Exploring Orpheus and Eurydice through Art
For thousands of years, artists have been inspired by the Greek myth of Orpheus and Eurydice. But what can these depictions tell us about the cultures that created them?
Below, Seán Hemingway, the John A. and Carole O. Moran Curator in Charge of the Metropolitan Museum’s Department of Greek and Roman Art, leads us through five works in the museum’s collection. Some of them depict Orpheus and Eurydice, and some of them depict related stories or figures from ancient Greece.
By clicking on each featured work, you’ll find a video with Seán introducing and offering context for the art in question. You’ll also find information about each of the featured works and a link to the relevant page on the Met Museum's own website, as well as some questions to guide your own art-history exploration.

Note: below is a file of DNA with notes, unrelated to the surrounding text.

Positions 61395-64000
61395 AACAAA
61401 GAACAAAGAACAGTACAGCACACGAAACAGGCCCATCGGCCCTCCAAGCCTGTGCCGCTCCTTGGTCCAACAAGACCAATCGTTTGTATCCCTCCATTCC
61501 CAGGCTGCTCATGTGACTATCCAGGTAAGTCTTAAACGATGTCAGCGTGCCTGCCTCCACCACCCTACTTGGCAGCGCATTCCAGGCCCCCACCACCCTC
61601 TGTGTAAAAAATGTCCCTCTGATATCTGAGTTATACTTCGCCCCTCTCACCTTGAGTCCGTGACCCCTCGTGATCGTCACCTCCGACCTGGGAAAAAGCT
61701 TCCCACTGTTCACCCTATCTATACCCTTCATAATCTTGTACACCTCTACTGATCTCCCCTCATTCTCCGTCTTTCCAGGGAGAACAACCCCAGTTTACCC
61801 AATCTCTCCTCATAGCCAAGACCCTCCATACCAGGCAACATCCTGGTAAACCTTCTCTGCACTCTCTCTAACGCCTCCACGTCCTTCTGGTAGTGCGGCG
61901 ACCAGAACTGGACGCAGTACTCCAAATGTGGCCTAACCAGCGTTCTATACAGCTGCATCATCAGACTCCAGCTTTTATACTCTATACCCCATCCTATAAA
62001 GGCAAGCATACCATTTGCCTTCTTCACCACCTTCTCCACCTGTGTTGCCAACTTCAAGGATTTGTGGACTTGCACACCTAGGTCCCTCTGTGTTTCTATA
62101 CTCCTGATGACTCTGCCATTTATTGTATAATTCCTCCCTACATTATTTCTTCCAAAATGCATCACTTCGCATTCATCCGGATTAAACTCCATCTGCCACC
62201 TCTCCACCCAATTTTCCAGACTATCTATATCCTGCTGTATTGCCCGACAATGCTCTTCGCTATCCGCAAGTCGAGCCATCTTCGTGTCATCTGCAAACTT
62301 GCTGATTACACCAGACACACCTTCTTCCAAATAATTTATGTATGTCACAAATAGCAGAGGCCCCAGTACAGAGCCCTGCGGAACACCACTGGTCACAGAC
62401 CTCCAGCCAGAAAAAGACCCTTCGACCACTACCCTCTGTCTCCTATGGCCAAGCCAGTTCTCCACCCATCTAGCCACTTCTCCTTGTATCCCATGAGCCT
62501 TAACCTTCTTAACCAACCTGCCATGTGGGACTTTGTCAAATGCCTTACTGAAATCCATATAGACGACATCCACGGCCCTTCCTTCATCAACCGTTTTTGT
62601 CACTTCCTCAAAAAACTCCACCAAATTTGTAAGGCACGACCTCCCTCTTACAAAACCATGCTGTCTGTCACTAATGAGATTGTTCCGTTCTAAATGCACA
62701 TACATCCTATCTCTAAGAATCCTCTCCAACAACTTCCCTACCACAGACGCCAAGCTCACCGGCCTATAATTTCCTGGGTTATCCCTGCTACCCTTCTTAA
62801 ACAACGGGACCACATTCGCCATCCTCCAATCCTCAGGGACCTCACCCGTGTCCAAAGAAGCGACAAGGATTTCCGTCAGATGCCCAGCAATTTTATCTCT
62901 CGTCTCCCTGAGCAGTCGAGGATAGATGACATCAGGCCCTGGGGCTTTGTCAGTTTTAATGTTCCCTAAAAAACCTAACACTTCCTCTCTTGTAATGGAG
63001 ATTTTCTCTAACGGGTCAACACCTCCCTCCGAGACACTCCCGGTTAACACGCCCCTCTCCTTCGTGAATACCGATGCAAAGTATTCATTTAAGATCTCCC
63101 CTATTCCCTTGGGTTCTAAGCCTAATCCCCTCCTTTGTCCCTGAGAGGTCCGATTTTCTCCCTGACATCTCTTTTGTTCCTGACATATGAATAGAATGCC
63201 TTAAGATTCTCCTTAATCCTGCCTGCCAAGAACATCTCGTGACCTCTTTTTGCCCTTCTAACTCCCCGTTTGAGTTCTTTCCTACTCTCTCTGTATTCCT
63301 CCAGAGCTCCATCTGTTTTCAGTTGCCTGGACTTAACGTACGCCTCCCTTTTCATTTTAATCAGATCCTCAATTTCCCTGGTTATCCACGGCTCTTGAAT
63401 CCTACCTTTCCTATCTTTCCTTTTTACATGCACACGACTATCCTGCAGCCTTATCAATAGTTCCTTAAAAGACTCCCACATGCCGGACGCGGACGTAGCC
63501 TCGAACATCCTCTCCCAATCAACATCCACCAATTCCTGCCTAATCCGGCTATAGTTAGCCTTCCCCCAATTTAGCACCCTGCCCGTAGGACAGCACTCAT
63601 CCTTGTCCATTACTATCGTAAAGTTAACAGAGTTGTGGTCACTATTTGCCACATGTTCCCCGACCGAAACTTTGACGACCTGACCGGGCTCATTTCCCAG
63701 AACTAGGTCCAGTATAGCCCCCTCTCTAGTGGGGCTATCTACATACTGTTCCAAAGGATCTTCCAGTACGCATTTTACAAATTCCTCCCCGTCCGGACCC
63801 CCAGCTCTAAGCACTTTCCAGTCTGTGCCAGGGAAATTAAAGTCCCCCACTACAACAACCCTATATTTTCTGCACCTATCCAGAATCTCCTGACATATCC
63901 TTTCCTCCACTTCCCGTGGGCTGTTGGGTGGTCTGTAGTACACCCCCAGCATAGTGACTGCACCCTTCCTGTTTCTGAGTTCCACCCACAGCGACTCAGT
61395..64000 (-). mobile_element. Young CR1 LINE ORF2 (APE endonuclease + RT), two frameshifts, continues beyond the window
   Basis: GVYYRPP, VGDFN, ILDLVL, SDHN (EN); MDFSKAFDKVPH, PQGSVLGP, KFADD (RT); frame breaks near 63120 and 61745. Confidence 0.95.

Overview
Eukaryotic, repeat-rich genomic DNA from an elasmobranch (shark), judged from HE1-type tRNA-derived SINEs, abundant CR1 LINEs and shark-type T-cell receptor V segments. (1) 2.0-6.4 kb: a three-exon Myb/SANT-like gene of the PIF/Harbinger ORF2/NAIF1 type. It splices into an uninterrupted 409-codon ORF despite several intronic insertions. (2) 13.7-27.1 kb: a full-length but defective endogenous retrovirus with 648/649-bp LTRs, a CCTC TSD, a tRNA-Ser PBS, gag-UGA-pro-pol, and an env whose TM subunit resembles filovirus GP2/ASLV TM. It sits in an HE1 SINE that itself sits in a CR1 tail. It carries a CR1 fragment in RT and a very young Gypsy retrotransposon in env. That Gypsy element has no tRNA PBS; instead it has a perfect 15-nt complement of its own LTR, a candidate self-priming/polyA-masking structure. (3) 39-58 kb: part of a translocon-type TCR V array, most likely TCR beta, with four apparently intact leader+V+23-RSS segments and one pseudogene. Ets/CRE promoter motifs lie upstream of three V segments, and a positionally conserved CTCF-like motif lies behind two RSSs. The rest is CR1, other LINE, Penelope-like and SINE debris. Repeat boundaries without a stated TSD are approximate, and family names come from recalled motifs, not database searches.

To get started, here is an introduction to the collection:
Except where noted, all images courtesy and copyright The Met Museum
Videography by Micah Joel
Excerpts from Matthew Aucoin’s Eurydice performed by Erin Morley, Joshua Hopkins, Jakub Józef Orliński, Nathan Berg, Barry Banks, and The Metropolitan Opera Orchestra and Chorus conducted by Yannick Nézet-Séguin
A co-production of the Metropolitan Opera and LA Opera
Commissioned by the Metropolitan Opera and LA Opera. Originally commissioned by the Metropolitan Opera/Lincoln Center Theater New Works Program.
Eurydice is performed by arrangement with G. Schirmer, Inc., publisher and copyright owner.